Title:Autophagy: Breaking apart and Putting Together the Massive Recycling Machinery in the Cell Presenter: Associate Prof. Qing Zhong
University:The University of Texas Southwestern Medical Center at Dallas
Time:16:30-17:30, April 22, 2016
Venue: Room A102, Institute of Microbiology, Chinese Academy of Sciences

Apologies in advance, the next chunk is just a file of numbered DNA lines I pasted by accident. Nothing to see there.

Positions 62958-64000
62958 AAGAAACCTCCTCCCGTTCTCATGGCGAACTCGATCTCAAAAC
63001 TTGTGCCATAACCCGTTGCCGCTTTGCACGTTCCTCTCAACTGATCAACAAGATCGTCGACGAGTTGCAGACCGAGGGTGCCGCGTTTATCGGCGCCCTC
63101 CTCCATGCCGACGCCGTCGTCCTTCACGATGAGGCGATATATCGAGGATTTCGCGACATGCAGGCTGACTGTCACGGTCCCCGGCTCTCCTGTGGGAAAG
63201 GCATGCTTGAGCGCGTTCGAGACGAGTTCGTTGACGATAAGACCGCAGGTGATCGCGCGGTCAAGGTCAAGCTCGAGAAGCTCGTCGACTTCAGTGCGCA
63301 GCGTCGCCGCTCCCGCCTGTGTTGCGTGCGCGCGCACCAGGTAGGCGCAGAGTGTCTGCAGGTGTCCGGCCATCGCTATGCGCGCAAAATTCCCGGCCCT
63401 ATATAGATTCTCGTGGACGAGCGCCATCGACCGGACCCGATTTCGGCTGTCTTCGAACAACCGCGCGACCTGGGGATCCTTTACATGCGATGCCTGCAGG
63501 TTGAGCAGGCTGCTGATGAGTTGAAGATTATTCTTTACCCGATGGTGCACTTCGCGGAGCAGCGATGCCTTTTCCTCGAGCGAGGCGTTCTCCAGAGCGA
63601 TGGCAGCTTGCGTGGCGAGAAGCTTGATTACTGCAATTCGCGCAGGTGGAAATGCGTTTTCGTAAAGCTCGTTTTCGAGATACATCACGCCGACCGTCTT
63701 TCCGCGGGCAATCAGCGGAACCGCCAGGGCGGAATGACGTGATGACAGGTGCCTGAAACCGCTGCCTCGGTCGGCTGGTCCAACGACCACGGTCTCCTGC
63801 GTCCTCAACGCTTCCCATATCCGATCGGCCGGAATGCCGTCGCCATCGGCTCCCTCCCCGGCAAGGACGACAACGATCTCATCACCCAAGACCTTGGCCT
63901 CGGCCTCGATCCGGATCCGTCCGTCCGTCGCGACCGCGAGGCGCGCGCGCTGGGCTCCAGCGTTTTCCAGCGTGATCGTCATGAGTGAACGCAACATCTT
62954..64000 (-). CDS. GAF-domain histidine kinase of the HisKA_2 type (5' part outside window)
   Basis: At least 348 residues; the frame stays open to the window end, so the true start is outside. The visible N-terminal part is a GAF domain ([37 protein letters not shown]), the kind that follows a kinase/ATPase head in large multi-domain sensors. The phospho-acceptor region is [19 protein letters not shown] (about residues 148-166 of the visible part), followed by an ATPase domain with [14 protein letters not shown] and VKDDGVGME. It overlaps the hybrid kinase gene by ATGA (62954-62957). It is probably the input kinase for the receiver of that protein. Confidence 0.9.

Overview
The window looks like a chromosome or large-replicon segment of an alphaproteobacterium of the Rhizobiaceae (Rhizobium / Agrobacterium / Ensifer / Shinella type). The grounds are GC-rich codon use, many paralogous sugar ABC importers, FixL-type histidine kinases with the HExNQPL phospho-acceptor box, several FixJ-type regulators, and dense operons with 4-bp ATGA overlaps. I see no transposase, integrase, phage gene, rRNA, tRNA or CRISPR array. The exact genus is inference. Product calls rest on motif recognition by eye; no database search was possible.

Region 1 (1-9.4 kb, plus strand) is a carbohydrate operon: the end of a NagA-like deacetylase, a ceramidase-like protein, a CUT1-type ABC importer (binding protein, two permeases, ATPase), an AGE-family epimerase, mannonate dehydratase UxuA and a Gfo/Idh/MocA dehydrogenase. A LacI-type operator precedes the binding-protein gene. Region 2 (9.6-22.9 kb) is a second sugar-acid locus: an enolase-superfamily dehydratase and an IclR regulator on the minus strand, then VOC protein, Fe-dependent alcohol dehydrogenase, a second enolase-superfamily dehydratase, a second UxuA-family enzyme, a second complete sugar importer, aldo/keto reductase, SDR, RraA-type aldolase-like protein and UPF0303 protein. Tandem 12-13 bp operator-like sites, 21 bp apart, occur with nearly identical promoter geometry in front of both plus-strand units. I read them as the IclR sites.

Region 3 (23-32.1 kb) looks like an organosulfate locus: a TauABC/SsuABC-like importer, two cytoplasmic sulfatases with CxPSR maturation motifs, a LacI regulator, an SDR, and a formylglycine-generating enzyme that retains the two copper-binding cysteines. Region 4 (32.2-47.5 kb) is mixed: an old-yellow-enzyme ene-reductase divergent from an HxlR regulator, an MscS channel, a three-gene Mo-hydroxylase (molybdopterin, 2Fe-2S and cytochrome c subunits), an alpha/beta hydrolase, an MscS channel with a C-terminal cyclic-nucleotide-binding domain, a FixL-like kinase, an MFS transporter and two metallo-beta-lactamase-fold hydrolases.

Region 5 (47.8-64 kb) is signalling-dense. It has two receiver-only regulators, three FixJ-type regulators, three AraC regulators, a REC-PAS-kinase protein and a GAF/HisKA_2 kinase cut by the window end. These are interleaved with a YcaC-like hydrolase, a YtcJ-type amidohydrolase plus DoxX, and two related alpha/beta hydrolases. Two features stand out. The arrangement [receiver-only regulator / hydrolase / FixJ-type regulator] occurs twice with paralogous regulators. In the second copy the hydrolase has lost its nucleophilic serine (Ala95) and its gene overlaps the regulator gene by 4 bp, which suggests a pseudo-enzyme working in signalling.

Abstract: Within a cell, the bulky organelles, protein aggregates and invading pathogens are engulfed in a huge membrane vesicle called autophagosome (“self-eating”) and delivered to lysosomes for degradation and processing. Dysfunction of autophagy has been implicated in a broad spectrum of human diseases. As a membrane vesicle, autophagosome is unique in many aspects compared to other known transporting membrane vesicles, including no protein coat, double membrane, and lack of transmembrane proteins etc., making it difficult to speculate the mechanism underlying its initiation, cargo recruitment, membrane curvature formation, vesicle sealing and membrane fusion to lysosome. Our long term goal is to understand each step of this process and hopefully reconstitute biochemically the autophagy machinery. This knowledge should help us to design chemical or biological tools to control this process and treat human diseases. Although no doubt there will be a long journey, we have some interesting discoveries along the road. We have gained mechanistic insight into the molecular machinery controlling the PI3P production on autophagosome membrane, which is considered the rate-limiting initiating signal for autophagosome biogenesis. We have also reconstituted the minimum fusion machinery for autophagosome fusion with lysosomes. Last but not the least, we have linked autophagy to primary cilia formation; a process might contribute to tumorigenesis in an unexpected way. We are happy about these progresses but understand it is still far away from our final goal. I will also go through what challenges we are currently facing and how we plan to deal with them.